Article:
Equality and Human Rights Commission opens investigation into Labour antisemitism

Watchdog begins pre-enforcement proceedings after Jewish Labour Movement and Campaign Against Antisemitism dossiers


The Equality and Human Rights Commission has opened its investigation into Labour antisemitism.

The move, first reported by the JC, comes after the Jewish Labour Movement (JLM) and Campaign Against Antisemitism (CAA) submitted dossiers detailing large numbers of Jew-hate allegations last year. 

During the initial pre-enforcement proceedings, the EHRC will meet the Labour leaders and ask them to account for the allegations.

The Commission is also likely to pressure Labour to explain why it should not expand the initial probe into a full-blown inquiry under section 20 of the Equality Act 2006.

If the EHRC proceeds with a statutory investigation, it will be able to use its powers to compel the party to reveal details of its handling of antisemitism in recent years, including internal communications such as text messages and emails.

It can also seek court injunctions to prevent further antisemitic discrimination and victimisation, and impose an action plan on the party.

A spokesperson for the EHRC said: “We believe Labour may have unlawfully discriminated against people because of their ethnicity and religious beliefs. Our concerns are sufficient for us to consider using our statutory enforcement powers. As set out in our enforcement policy, we are now engaging with the Labour Party to give them an opportunity to respond.”

According to a Labour source, the party has known about the EHRC inquiry for some weeks and has been negotiating terms of reference.

In a statement on Wednesday, the JLM, which this week voted to remain a member of Labour for at least another month, said: "We did not take that decision [to submit a dossier] lightly.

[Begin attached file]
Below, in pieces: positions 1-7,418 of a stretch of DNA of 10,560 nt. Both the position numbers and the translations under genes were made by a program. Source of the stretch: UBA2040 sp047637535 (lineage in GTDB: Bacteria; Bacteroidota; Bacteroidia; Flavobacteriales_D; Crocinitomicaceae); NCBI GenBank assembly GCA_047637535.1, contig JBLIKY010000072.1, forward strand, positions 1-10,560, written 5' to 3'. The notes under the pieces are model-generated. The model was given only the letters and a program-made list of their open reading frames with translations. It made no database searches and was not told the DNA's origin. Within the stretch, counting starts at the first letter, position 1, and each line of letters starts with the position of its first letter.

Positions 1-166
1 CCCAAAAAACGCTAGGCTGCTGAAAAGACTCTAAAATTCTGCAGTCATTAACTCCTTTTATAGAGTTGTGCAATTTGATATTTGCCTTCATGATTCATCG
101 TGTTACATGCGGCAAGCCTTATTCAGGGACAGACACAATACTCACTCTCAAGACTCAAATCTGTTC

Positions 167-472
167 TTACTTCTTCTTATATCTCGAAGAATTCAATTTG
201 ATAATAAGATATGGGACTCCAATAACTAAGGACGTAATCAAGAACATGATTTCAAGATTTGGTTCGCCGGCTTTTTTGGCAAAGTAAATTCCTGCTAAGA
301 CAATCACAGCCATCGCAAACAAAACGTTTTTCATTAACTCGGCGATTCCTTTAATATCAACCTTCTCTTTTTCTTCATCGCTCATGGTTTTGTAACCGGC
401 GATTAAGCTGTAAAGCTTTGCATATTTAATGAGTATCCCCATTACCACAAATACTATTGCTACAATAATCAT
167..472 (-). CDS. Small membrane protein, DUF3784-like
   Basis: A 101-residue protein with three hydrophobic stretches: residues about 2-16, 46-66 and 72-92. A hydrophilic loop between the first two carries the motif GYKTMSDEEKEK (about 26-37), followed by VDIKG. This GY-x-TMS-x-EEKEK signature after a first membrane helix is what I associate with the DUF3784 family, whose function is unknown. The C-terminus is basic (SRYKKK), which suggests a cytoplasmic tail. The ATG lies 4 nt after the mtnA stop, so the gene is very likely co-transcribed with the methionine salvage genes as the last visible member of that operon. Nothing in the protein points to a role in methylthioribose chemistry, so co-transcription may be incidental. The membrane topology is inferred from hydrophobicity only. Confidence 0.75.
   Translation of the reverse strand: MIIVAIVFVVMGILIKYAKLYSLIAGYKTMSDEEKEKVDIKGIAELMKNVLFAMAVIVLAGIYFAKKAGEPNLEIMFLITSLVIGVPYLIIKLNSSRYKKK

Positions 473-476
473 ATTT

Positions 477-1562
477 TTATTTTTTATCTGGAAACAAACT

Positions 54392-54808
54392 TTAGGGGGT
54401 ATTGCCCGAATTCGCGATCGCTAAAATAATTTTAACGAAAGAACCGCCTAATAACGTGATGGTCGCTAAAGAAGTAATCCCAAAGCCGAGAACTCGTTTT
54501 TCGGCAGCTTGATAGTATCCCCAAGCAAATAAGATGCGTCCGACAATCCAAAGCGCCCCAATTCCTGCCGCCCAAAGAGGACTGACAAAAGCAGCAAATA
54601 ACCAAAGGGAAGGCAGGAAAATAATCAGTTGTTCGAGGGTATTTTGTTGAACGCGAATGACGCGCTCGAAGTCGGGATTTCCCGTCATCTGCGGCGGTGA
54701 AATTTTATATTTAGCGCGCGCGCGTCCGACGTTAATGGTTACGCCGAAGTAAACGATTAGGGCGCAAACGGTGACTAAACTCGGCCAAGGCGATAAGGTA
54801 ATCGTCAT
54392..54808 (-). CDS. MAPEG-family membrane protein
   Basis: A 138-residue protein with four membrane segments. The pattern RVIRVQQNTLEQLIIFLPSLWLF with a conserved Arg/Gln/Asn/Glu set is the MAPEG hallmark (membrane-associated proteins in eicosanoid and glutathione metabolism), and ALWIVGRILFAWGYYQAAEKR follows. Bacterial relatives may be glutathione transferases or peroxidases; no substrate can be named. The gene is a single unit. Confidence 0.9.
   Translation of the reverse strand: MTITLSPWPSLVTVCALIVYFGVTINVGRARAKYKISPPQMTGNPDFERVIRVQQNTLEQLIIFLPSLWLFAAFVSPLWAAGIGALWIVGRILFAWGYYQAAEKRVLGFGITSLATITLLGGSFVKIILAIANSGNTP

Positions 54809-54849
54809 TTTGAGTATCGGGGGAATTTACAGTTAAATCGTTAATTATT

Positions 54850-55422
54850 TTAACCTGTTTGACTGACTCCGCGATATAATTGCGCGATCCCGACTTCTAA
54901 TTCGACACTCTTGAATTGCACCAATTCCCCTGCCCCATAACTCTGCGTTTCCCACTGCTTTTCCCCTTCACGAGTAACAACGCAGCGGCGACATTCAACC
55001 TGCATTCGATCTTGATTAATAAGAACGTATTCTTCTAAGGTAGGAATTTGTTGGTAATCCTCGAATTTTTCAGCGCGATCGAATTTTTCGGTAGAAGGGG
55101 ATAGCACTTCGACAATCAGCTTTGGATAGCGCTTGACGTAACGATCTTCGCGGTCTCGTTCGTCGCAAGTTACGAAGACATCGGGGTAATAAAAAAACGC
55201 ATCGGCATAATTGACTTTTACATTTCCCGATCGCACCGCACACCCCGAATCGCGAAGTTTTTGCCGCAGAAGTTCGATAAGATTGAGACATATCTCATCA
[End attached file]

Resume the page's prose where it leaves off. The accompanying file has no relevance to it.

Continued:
"After years of anti-Jewish racism experienced by our members, and a long pattern of denial, obfuscation and inaction by those with the power and ability to do something about it, we felt there was little choice but to secure a fully independent inquiry, not encumbered by corrupted internal practices.

"Everything that has happened in the months since our referral supports our view that the Labour Party is now institutionally antisemitic...This evening Jewish Labour members made clear that we will not unconditionally stand by whilst we are treated with such intolerance and contempt."

CAA chairman Gideon Falter said: “The Labour Party has repeatedly failed to address its own antisemitism problem, resulting in MPs and members abandoning the party. It is a sad indictment that the once great anti-racist Labour Party is now being investigated by the equality and human rights regulator it established just a decade ago.”

A Labour spokesperson said: “We completely reject any suggestion the party has acted unlawfully and will be cooperating fully with the EHRC.

"Labour is fully committed to the support, defence and celebration of the Jewish community and its organisations."
“Antisemitism complaints received since April 2018 relate to about 0.1% of our membership, but one antisemite in our party is one too many. We are determined to tackle antisemitism and root it out of our Party."

In October, the JC revealed how a new Antisemitism Monitoring Centre set up by the JLM to record and process complaints relating to Jew-hate within Jeremy Corbyn’s Labour Party had received over 600 submissions — just a week after it was launched.

An email sent by JLM to its 2,000 members suggested there was a urgent need for the service because Labour had allowed complaints of antisemitism to be “dismissed when reported, obfuscated when they entered the national press, and dragged on because that was politically easier”.

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